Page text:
Twenty games into the 2019 season, the Rockets are currently 14th out of 15 teams in the Western Conference. The team that finished the 2018 season with a franchise record 65 wins and the best record in the entire NBA looks worse than a lottery team and it's difficult to pin down the exact reason why. More likely, it's a mix of problems.
The one bit of positive news is that no other team in the West has differentiated itself. The Rockets are five games back of the conference-leading Clippers (I know, right?) and four back of the division-leading Thunder. If they were in the East, the Rockets would be 9th.
In order to be that bad, you have to be stinking it up in a variety of ways, some easier to fix than others.
A couple of weeks ago when everyone thought the Rockets had turned it around, they were holding opponents under 100 points with regularity. Sure, they still had some shooting problems, but their defense was almost always enough to make up for any offensive shortcomings. They were in the midst of a five-game winning streak and rolling. Then, they went back on the road and it all went out the window. In the last four games (only one at home), they are giving up an unreal 124 points per game. Their scoring problems seem to have abated, but their defense is back in the crapper. Getting good at both ends of the court is proving difficult this season.
Subtraction by subtraction.
There was a lot of discussion of how removing Carmelo Anthony from the lineup (he's still in limbo at the moment, no doubt waiting for a team that wants him or a potential trade partner after the Rockets are allowed to trade him beginning December 15) would fix things. He had struggled mightily early on and getting rid of what the Rockets considered their prize acquisition in the offseason was clearly an addition by subtraction move the team thought it had to make. But, what about the subtraction problem of the offseason? No one thinks Trevor Ariza or Luc Mbah a Moute were the glue that held everything together (well, some do, but not all), but losing them while only gaining a guy who can't score or defend was a huge misstep by a team that swings and misses a lot less than it makes contact.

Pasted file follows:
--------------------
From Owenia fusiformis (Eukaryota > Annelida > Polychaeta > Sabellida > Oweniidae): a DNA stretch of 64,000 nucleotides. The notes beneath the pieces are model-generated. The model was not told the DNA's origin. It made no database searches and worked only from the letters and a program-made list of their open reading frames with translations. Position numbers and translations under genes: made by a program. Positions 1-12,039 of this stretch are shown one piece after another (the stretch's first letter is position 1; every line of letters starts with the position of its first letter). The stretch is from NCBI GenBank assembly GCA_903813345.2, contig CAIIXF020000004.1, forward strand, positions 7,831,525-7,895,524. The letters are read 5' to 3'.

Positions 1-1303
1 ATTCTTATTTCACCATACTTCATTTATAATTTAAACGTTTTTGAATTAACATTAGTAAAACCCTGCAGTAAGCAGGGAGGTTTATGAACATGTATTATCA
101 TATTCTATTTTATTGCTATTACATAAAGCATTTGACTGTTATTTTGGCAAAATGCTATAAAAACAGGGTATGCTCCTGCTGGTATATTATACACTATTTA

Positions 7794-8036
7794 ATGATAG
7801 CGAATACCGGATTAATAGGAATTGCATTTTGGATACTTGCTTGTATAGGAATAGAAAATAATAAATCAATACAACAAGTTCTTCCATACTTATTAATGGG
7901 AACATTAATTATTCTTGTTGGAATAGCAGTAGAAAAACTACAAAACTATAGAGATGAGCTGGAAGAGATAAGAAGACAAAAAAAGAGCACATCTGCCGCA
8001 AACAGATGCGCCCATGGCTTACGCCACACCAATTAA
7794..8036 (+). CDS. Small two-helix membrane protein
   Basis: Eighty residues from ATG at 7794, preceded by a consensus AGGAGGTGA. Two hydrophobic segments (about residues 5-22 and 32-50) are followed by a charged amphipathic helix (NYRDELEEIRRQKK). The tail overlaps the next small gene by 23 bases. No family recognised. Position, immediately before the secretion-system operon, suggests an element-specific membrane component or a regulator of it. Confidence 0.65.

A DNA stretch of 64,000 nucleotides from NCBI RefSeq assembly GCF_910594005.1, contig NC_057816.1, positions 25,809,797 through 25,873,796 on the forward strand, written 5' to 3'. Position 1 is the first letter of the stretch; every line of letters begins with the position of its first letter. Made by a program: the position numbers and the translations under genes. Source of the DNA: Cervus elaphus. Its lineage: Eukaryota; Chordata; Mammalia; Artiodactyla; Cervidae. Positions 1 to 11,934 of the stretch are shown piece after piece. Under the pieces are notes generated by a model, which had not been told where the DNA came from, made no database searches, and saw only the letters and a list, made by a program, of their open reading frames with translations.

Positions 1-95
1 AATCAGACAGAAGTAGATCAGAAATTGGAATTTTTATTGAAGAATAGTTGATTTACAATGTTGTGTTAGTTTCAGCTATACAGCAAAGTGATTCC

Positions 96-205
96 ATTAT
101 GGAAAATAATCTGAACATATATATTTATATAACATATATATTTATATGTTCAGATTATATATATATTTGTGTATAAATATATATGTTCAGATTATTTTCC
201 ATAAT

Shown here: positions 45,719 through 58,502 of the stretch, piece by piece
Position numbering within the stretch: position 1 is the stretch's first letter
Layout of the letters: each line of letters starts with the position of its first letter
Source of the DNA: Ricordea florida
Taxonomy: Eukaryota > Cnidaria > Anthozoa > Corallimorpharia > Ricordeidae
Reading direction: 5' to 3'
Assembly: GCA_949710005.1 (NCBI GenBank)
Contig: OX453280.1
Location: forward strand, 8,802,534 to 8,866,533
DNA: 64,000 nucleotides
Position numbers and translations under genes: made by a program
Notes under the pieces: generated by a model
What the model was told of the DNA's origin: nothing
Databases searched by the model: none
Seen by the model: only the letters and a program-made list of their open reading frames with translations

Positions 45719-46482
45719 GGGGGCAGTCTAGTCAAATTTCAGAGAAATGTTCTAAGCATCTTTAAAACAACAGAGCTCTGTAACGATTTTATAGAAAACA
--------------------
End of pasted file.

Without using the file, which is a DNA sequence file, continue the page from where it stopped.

And losing their free agents plus essentially firing Anthony makes for a VERY think bench with guys like Gary Clark and Isaiah Hartenstein playing legitimate minutes. Then there are guys like Michael Carter-Williams and Marquese Chriss who were supposed to make contributions and are stuck to the bench like someone superglued them there.They just added Danuel House from the G League, which should strike fear into exactly no one on the opposing side of the court. They went from a team with, potentially, one of the better depth charts in basketball to easily one of the worst (if not the worst) in a matter of a couple weeks.
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Despite all the talk in the offseason of how close these guys were and what it meant to spend time together in the Bahamas, etc., they often look completely lost together on the floor. It takes time to build chemistry in games, but it also takes the right mix of guys. Right now, they have neither and that has made for some downright ugly moments.
Ultimately, besides the bad mix of roster spots, injuries have done the most damage. There haven't been any devastating, lost-for-the-season variety, but the nagging injuries to Chris Paul and Gerald Green along with the slow recovery time from surgery for Brandon Knight has caused a domino effect leading to fatigue issues for guys like James Harden, who is playing way too many minutes, and exposure of the team's lack of depth — something they might be able to hide at least against bad teams if they had all their weapons. Injuries are not to blame for all the problems. They go much deeper than a few guys with strained hammies or ankles. But, they have definitely contributed to the precipitous downfall from 2018.